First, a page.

- We often have to repeat code across multiple places. In the case of our project - in UserBlockerService and UserActivationService we had to repeat checking if the user already exists.
- The model is completely untestable because we cannot ensure that the model doesn’t get invalid at some point. Theoretically, some other **Service could create a user with a disallowed domain in email and add it to the database - which would break one of our requirements.
Rich Domain Model in Java
Now let’s look at the same example in the rich domain approach. Let’s start with the email field. We can move it to a separate class -
Now do the same for the Username field:
As you can see the classes are similar. They have validation and a static method to create an object (Static Factory Method). It is not possible to create an Email object with an invalid domain and a Username object with a too long name (as required). Below I will show you the code of a rich
activate() methods I used
checkState() from Guava library. If the first parameter is false - we throw
IllegalStateException with the content from the second parameter. Thanks to this we do not have to create additional “if” conditions.
As you can see, compared to the anemic model our rich domain model does not provide the ability to modify fields externally. There are no setter methods. Variables have private access, they are set in a private constructor. There is a public static factory method that creates a new User object. Additionally, we have some getter methods to be able to extract some information (such as username or userID).
The most important thing about the above code is that the rich domain object provides business methods, exposing the behavior of the model and not just its state (as for standard models with getters/setters).
The main advantage of the Rich Domain Model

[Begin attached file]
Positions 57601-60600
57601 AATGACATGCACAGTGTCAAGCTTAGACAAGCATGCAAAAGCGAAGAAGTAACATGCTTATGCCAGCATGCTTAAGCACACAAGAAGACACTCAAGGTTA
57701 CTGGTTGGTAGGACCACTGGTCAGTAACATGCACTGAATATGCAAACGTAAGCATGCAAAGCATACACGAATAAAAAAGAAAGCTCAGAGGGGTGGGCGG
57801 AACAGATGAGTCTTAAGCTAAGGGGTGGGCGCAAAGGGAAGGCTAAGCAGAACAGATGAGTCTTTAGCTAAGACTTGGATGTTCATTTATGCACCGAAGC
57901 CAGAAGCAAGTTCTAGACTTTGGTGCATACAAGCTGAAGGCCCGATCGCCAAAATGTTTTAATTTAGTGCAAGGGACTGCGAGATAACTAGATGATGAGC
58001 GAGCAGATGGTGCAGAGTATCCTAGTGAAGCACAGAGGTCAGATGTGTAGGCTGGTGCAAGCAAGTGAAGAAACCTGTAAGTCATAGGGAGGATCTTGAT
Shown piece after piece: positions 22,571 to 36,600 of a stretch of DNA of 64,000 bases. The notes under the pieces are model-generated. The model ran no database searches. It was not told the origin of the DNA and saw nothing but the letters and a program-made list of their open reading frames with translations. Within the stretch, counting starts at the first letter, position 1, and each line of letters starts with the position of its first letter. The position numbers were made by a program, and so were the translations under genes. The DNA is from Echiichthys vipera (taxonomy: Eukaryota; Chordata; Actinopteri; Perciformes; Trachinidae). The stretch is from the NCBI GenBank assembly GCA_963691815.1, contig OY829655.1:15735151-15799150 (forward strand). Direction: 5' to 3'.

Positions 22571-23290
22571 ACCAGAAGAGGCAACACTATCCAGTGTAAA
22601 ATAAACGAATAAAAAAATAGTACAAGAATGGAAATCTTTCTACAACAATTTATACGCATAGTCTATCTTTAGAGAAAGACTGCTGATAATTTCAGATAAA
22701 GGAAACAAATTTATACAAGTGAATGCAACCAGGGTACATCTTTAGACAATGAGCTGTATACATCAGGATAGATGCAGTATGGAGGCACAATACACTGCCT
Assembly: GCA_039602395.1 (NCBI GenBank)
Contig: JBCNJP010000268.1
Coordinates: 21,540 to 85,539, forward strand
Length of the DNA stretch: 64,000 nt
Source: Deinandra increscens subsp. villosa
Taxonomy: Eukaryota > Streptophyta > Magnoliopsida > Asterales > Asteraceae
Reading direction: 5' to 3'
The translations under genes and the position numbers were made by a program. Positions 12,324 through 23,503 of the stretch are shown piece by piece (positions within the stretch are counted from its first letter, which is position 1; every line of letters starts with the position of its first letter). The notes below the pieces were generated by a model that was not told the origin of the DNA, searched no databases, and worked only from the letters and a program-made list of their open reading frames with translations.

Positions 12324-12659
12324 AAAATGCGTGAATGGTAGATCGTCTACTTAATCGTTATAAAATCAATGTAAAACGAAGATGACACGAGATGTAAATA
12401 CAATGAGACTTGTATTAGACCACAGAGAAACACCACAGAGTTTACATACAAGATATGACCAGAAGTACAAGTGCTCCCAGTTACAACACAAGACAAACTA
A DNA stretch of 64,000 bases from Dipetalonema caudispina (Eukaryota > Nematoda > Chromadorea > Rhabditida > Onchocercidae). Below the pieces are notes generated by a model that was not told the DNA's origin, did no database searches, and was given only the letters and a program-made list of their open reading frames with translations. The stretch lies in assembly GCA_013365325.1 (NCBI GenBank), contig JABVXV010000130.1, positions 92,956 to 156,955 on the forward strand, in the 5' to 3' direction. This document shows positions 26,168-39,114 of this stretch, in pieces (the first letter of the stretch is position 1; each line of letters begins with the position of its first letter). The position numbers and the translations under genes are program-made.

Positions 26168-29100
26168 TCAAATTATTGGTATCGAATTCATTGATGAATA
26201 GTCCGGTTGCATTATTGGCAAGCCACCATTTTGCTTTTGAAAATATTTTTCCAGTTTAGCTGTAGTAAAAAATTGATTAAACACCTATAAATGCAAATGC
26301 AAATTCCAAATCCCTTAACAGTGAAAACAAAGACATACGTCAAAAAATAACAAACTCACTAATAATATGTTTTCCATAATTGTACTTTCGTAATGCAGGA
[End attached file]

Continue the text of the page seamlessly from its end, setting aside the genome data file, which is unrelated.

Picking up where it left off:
A rich domain does not allow us to create invalid objects. You are not able to create a user with a wrong email address or too long username - as in the anemic domain model. The state of an object is always consistent, and consistency is guaranteed by the object itself, not by conditions checked in code that operates on objects (such as
If we use an anemic model - we make our object public, allow for any modification of the model variables and all the responsibility (logic) is transferred to external classes of the Service type. This creates a lot of IF conditions and a big risk that before performing some operation we forget to check some condition that would exclude the possibility of performing that operation.
If the logic is distributed among many services, and the model itself allows any modification of its internal data - we are very exposed not only to making a mistake, but also to overwriting the field value, unauthorized/uncontrolled access to the field. By moving the same logic into the domain model itself - there is less chance of error.
Example tests of a rich domain model
Testing the rich model is straightforward. Below you can see what a sample test looks like:
When to use getters and setters in Java objects?
You can safely use getters/setters in DTO (Data Transfer Object) objects. DTO models are used as entities when communicating with databases or as data transfer objects between REST services. Often setters are even necessary because libraries of various frameworks use them. But remember that it is best to map such objects to domain objects (which will use a rich model).